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On Being Modern: Fashion and Style For Who You Are Now

Sheri Radel Rosenberg on how our style changes over time, where do we go from here and what's great right now.

It seems that most women I know are either going through menopause or talking about its imminent arrival.

It’s a bit of a kick in the ovaries/ass because you’re in a new phase of life, just like that. I am not quite there yet, but it’s coming for me soon, and I’m grateful that my generation of women is making hot flashes cool, or at least talking about them as well as the range of symptoms, emotions, and processing what it takes to get through it.

And as our bodies go through the “change,” what about our wardrobe? And what does that mean for our personal style as it relates to our sense of self?

Take the other night. 

I was out for my birthday dinner and my husband surprised me with a tableful of some of my nearest and dearest at the Odeon, a New York classic. It was a super lovely evening, and I wore a fabulous black silk vintage dress with a pleated midi skirt and a ruffled top with a plunging neckline. A plunging neckline was my MO for a long time.  I loved to show off my top half; but now? Not so much. I tend to go for a bit more modesty but, after a few glasses of rosé, I decided to free the boobs and let them live.  I generally steer clear of showing too much but, honestly, why not? 

Another thing I have noticed of late is I no longer wish to wear clothes that feel overly girly or hyper-feminine, and I haven’t for a long time. Summer indeed brings out my boho best with pretty wispy dresses for warm weather but, in general, I love wearing my Vans, a baseball hat, a pair of jean shorts, and a button-down. It’s funny that when I feel good about my body, I lean in on my inner tomboy and prefer boyish clothes to anything too frothy or fluffy. Others might say that’s the estrogen leaving my body. Either way, there will never be an occasion where I won’t feel great in some sort of jumpsuit vs a dress, or a trouser suit over one with a pencil skirt. And that’s a fact. I caveat all of this with the notion that there are no rules, just sage wisdom from insightful women who I love and admire and who have been there, done that, and know what works.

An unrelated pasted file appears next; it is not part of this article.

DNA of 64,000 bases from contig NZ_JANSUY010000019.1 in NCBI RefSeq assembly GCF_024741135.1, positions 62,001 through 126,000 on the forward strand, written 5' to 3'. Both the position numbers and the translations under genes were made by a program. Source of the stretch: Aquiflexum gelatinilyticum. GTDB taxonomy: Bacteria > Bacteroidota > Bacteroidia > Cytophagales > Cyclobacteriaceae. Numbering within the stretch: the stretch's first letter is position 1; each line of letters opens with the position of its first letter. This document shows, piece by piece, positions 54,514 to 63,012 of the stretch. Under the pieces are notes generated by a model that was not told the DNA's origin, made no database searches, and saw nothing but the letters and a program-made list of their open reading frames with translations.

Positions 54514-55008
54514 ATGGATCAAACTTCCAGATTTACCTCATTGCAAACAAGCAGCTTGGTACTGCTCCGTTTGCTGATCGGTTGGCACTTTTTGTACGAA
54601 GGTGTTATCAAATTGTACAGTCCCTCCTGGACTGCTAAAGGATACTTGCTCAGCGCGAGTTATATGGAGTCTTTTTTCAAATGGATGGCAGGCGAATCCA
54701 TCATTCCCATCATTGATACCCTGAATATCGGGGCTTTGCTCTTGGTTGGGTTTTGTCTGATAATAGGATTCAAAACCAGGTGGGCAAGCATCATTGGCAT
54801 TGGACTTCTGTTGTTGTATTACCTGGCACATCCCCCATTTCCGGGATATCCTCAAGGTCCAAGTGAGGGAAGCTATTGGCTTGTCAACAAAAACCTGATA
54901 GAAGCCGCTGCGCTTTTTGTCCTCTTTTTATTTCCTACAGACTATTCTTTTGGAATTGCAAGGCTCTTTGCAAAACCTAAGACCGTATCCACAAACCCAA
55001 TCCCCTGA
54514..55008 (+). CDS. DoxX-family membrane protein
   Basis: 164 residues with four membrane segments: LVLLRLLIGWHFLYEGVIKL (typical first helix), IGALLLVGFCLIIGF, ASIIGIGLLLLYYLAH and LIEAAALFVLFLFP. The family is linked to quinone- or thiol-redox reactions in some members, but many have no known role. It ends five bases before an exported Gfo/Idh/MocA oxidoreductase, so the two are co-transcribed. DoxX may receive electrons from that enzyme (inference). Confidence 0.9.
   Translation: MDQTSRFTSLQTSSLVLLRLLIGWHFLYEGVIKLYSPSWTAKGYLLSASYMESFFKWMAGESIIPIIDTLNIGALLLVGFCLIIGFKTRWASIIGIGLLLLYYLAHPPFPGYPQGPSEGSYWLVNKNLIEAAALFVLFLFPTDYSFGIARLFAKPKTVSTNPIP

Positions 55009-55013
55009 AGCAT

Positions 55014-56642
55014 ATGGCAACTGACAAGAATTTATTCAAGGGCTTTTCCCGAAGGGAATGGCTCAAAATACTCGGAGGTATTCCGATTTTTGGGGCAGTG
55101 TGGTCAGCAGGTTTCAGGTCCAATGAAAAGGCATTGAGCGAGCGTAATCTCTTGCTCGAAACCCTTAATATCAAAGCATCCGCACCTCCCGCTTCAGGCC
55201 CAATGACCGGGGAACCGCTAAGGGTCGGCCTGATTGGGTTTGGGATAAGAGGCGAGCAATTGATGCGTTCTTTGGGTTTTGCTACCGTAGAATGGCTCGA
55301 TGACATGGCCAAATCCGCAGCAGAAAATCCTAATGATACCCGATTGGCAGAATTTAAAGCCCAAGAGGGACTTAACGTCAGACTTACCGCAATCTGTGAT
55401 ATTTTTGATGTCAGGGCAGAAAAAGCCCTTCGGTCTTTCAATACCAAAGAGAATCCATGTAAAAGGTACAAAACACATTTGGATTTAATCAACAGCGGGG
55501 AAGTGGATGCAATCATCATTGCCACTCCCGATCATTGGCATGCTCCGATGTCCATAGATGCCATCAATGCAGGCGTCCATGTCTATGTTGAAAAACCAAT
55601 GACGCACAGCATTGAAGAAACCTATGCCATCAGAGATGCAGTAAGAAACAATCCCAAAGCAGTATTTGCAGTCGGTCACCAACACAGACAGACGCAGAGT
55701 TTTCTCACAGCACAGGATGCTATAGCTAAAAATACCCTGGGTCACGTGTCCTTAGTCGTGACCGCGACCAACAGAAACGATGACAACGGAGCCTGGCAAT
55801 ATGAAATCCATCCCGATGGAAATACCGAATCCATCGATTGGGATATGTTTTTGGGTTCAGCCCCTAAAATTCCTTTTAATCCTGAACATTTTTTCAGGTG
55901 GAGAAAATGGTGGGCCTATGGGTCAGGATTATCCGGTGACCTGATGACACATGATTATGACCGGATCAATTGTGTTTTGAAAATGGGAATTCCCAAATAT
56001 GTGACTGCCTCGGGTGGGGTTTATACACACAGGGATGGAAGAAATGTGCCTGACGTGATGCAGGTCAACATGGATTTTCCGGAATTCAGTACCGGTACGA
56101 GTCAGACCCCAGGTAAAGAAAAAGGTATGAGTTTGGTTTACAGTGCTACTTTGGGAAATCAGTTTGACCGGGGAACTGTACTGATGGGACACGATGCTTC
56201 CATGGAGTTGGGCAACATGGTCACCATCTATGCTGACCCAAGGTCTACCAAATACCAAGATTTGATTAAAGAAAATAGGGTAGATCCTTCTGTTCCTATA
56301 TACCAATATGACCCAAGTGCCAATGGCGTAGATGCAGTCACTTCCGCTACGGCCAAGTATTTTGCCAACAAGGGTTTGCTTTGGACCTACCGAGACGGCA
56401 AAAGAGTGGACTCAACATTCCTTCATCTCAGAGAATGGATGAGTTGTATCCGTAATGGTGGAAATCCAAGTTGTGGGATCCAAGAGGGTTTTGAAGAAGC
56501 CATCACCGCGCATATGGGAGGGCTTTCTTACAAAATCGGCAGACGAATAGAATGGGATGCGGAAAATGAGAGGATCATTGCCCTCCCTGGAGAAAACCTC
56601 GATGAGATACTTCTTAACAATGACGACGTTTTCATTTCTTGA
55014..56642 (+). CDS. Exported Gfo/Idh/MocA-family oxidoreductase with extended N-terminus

The trick to buying high-end or “investment” pieces is to wear them repeatedly to get your money’s worth

Another friend of mine is a big believer in less is more and that investing in something like a great belt or a beautiful bag is worth it, as long as you wear them and take good care of them. There is something so extraordinary about a worn-in cashmere sweater or a perfect Burberry trench that’s seen you through a storm or two. The trick to buying high-end or “investment” pieces is to wear them repeatedly to get your money’s worth. Look for timeless things you’ll reach for over and over again. 

How does our style change over time? Join AGEIST fashion writer, Sheri Radel Rosenberg, for a conversation about fashion and personal style on Leap this Saturday the 13th at 9:30am PT / 12:30pm ET. Download the Leap app and join the conversation. 

Other things I think are worth the money? A good pair of high-quality jeans like those from Belgian designer Sofie D’Hoore, a fabulous well-tailored blazer and, of course, a great, classic bag. I’m not one for Chanel bags, but I borrowed one from a friend at Art Basel one year and loved how it instantly upgraded every outfit I had. A major investment but a piece for a lifetime of game-changing looks.